A further drawback of conventionally formed monolithic ceramic capacitors of low values i.e. generally 30 pico farads or less, resides in the difficulty in obtaining accurate tolerances. This difficulty is engendered in part by the so-called "fringe effect" resulting from a separate and unpredictable capacitance being set up between the buried margin of one electrode and various points along the body portion of the opposite electrode.
In order to attain the previously mentioned objects and such other objects as may appear herein or be hereinafter pointed out reference is made to the accompanying drawings in which:
FIG. 1 is a perspective view of a capacitor in accordance with the invention prior to termination;
FIG. 2 is a perspective view of the capacitor of FIG. 1 after the same has been terminated;
FIG. 3 is a section taken on the line 3--3 of FIG. 2;
FIG. 4 is a perspective view of a finished cylindrical capacitor in accordance with the invention;
FIG. 5 is a section taken on the line 5--5 of FIG. 4;
FIG. 6 is a graph comparing the dissipation factor at increasing frequencies of four (4) capacitors made in accordance with the instant invention with conventional capacitors of the same value.
Turning now to the drawings there is disclosed in FIG. 1 a monolithic capacitor 10 including ceramic components or layers 11 and 12 an interior or buried electrode 13 and a surface electrode 14. The capacitor 10 may be in the form of a parallepiped as shown in FIGS. 1 through 3 or in the configuration of a cylinder as shown in FIGS. 4 and 5.
The ceramic material may be any conventional ceramic, such as barium titanate, and the ceramic layers forming the capacitor may be fabricated by the conventional process of providing a slurry of green ceramic suspended in inorganic binder, extruding to provide a web, imprinting with electrode defining inks, stacking, heating to drive off organics, and finally sintering. Satisfactory procedures for effecting the various operations noted are known in the prior art as represented by way of example and without limitation in the following U.S. Pat. No. 3,456,313 of July 22, 1969 and U.S. Pat. No. Re. 26,421 reissued July 2, 1968.
As is well known, the capacitance derived is a function of the dielectric constant of the ceramic, the thickness of the dielectric layer 12, and the opposed electrode area. By way of example, a cube shaped 6 pf capacitor fabricated from ceramic of dielectric constant K60 and functional dielectric layer thickness of 0.020" has an overall size of 0.050" per side. A 15.5 pf capacitor, rectangular in cross section was formed using K60 ceramic overall size of 0.125"×0.125"×0.05" thickness. The thickness of the functional dielectric layer of the capacitor is 0.025". In each instance, the opposed electrode area corresponded to the cross sectional area of the entirety of the solid figure.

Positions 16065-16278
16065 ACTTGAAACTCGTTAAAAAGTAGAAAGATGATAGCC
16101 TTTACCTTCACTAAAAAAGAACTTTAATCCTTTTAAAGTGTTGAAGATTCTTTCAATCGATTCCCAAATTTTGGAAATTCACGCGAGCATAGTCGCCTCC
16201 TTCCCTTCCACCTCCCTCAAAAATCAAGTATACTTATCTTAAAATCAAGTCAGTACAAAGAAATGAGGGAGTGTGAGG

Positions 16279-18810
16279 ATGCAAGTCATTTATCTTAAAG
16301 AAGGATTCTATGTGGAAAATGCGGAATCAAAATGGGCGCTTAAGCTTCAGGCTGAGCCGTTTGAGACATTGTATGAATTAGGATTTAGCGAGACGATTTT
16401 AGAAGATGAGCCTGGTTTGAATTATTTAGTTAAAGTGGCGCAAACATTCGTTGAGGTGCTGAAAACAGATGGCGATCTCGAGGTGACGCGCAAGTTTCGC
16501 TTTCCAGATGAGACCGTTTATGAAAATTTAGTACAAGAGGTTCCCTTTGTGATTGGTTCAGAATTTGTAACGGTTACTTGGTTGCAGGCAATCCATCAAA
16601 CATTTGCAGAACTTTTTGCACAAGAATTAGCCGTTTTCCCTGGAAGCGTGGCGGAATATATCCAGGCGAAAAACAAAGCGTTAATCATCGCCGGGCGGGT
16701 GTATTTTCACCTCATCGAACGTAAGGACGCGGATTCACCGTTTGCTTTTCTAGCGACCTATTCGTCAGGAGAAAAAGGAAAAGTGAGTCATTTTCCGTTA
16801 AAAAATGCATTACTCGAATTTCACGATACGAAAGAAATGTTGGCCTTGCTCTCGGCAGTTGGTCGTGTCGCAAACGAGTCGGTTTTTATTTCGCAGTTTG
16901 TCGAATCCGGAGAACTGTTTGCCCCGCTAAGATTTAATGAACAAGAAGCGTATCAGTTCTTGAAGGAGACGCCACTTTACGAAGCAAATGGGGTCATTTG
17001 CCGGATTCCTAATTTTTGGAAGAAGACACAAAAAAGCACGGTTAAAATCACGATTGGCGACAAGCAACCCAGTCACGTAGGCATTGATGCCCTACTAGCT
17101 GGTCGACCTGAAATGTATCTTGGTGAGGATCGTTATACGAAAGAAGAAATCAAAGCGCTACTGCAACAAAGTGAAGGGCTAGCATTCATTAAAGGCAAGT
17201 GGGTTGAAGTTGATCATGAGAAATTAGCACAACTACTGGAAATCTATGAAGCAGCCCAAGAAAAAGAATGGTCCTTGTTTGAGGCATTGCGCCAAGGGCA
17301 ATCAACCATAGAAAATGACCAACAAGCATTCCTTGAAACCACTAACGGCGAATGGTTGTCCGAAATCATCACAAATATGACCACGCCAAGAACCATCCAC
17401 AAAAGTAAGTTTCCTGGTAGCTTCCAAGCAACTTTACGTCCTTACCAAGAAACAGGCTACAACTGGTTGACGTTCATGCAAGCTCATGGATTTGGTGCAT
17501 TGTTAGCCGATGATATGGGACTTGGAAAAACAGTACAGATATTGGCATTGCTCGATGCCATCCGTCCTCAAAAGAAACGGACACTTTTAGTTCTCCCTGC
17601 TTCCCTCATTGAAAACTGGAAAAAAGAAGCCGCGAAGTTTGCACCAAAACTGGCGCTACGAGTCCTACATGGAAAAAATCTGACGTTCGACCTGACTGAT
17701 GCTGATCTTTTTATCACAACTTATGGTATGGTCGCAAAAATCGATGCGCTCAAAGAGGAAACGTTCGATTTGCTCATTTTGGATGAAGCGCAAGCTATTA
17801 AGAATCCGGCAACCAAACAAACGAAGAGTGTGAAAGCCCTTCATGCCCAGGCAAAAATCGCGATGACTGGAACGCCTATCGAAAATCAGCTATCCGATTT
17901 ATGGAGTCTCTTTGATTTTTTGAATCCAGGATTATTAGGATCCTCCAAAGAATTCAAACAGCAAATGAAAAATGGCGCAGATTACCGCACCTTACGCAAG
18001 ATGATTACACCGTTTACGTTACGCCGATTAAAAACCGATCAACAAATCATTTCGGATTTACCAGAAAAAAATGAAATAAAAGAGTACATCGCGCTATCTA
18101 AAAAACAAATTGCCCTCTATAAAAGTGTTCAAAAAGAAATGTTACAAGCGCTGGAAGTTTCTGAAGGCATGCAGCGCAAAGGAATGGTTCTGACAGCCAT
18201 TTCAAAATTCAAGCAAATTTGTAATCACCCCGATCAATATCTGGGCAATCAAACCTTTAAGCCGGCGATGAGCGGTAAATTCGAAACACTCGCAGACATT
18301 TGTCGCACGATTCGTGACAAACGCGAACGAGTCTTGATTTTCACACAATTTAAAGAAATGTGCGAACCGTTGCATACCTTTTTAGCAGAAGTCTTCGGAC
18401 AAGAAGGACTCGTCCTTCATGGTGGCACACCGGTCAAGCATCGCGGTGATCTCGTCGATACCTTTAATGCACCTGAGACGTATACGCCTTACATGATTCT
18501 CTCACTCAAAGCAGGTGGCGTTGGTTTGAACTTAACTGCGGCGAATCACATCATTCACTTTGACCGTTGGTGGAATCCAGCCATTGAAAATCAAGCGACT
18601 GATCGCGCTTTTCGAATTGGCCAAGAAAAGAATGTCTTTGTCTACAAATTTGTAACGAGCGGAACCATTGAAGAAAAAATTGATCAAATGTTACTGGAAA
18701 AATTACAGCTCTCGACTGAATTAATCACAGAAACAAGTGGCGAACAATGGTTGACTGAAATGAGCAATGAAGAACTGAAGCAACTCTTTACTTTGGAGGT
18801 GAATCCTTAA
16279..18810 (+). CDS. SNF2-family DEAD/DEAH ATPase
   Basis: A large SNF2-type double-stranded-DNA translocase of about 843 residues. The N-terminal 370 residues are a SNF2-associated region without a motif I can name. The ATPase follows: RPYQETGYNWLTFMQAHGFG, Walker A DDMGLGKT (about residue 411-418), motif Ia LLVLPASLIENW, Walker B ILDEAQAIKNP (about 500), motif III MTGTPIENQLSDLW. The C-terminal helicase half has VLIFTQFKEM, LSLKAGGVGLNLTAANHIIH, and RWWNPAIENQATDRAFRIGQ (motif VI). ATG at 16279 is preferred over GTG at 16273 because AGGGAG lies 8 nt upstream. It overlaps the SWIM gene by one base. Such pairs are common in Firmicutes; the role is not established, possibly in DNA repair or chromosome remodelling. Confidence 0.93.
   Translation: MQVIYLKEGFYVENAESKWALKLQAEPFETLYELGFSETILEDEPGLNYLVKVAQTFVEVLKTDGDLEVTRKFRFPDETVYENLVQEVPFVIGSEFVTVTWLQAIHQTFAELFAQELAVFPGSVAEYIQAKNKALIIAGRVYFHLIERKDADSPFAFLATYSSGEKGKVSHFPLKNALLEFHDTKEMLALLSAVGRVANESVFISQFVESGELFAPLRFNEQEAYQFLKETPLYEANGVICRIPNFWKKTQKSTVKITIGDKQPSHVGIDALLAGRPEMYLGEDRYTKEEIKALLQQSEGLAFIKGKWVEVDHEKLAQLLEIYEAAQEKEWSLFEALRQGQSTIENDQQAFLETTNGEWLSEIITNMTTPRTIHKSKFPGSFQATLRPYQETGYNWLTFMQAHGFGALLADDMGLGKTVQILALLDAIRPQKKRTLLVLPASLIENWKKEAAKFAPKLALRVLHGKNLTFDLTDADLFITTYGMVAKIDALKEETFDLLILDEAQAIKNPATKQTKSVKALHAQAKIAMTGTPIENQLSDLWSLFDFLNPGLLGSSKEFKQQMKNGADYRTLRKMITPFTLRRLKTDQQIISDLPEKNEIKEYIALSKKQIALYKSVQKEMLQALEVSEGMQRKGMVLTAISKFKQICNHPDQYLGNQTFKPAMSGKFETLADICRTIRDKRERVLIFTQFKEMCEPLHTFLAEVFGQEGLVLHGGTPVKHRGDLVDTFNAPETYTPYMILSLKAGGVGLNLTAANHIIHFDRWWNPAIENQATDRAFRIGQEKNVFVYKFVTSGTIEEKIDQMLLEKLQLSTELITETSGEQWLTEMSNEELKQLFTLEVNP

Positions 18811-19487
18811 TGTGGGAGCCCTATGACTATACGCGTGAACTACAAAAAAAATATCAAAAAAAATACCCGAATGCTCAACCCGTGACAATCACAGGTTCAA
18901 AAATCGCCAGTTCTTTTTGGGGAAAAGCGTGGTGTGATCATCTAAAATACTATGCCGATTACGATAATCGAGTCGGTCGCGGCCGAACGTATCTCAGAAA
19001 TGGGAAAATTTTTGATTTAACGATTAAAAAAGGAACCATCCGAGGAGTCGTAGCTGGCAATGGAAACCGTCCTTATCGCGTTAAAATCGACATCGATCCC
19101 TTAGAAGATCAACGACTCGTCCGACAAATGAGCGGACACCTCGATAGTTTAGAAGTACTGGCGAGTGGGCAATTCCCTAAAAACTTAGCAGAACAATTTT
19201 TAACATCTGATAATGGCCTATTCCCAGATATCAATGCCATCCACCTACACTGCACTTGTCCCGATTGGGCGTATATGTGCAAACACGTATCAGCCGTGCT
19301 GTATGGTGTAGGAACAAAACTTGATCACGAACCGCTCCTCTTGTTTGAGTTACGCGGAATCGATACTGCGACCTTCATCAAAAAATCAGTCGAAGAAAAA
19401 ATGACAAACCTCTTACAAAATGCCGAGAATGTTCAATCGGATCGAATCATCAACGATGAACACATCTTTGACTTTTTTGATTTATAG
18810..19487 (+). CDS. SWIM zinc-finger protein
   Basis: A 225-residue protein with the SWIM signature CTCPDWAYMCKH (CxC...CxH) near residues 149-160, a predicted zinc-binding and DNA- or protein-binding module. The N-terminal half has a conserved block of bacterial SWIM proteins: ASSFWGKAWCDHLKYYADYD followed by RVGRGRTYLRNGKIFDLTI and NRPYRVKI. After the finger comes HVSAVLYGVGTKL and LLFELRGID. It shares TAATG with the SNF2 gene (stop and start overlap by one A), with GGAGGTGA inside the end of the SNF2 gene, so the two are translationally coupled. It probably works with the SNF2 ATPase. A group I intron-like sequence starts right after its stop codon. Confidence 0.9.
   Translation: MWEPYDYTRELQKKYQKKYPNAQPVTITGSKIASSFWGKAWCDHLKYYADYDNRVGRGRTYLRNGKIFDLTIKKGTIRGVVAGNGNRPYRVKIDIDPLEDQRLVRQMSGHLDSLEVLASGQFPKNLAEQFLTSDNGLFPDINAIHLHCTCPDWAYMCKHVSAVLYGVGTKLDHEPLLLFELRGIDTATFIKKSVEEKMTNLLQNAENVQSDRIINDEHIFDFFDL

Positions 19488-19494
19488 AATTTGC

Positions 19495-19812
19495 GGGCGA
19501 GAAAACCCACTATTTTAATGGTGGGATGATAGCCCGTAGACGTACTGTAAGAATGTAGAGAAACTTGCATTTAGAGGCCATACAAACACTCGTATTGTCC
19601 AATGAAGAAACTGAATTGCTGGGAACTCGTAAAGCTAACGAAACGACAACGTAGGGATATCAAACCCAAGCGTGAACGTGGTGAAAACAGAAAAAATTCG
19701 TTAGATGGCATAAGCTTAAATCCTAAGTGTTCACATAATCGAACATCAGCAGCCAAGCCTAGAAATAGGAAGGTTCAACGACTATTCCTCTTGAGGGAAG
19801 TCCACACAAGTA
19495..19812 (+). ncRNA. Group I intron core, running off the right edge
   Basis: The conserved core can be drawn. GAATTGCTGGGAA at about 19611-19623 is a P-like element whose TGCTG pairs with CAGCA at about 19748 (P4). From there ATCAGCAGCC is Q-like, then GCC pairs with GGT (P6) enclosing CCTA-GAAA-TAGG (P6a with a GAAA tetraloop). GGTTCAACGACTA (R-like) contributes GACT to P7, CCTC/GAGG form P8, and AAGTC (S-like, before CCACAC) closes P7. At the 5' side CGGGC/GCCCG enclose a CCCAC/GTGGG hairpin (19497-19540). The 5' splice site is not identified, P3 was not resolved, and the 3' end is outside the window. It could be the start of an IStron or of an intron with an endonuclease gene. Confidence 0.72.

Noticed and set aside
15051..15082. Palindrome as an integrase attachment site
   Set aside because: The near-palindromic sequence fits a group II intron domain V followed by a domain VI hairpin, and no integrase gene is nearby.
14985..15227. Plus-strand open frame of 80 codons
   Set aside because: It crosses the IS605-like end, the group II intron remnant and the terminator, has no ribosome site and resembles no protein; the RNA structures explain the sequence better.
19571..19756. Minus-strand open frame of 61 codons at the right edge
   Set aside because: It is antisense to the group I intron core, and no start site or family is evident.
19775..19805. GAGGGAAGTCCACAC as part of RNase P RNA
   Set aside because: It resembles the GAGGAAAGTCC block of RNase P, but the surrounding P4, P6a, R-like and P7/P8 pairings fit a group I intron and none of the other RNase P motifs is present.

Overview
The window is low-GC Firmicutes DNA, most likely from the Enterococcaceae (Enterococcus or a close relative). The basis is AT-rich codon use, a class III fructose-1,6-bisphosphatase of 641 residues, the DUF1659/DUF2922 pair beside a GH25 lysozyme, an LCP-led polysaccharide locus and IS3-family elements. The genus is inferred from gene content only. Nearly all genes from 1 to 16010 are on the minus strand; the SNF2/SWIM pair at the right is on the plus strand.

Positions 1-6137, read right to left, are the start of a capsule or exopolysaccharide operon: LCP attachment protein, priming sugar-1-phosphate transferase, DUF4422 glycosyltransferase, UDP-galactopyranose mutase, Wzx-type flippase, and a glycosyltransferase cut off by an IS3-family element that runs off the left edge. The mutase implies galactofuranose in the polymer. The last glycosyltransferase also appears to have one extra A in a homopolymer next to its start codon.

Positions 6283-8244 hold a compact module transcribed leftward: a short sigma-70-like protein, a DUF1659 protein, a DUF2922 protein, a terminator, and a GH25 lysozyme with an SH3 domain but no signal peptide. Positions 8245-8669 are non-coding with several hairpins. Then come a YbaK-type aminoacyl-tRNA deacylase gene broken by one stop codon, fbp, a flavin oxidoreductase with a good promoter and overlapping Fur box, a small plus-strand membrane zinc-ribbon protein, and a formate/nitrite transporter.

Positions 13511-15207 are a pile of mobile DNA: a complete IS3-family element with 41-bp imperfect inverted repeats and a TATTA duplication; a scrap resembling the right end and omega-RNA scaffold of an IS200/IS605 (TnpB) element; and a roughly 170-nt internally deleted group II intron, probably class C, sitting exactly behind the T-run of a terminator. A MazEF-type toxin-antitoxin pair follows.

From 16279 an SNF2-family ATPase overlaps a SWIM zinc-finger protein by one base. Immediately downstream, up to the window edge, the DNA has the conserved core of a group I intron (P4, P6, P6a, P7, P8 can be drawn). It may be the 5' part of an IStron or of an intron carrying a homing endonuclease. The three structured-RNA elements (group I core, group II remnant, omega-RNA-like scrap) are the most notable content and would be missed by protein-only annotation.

As will be apparent from the views, the buried electrode 13 extends to the side margins of the capacitor 10 throughout the entire perimeter thereof, i.e. all of the marginal portions of the electrode 13 are exposed. The external electrode 14 may extend to the marginal edges of the capacitor 10, but for ease of termination, as will be appreciated from the ensuing discussion, preferably extends to a position closely adjacent the side margins of the monolith to define a perimeteral ledge or rim portion 15 by which the electrode 14 is separated from the periphery of the monolith.
The capacitor is terminated by applying a covering layer or cap 16 of conductive material, the layer 16 perferably encompassing the entirety of the monolith down to a level represented by the line 17 which is disposed in the area below the level of the buried electrode 13, but above the level of the outer electrode 14. The purpose of slightly recessing the outer electrode 14 from the periphery of the monolith, is to reduce the chances that the side marginal portions 18 of the cap member 16, if projecting too far downwardly, might engage against and short to the outer electrode 14.
A termination 19 is effected to the outer electrode 14, the termination 19 preferably extending from the center of the electrode 14 over the major surface of the said electrode and into proximate relation to the side margins of the electrode 14.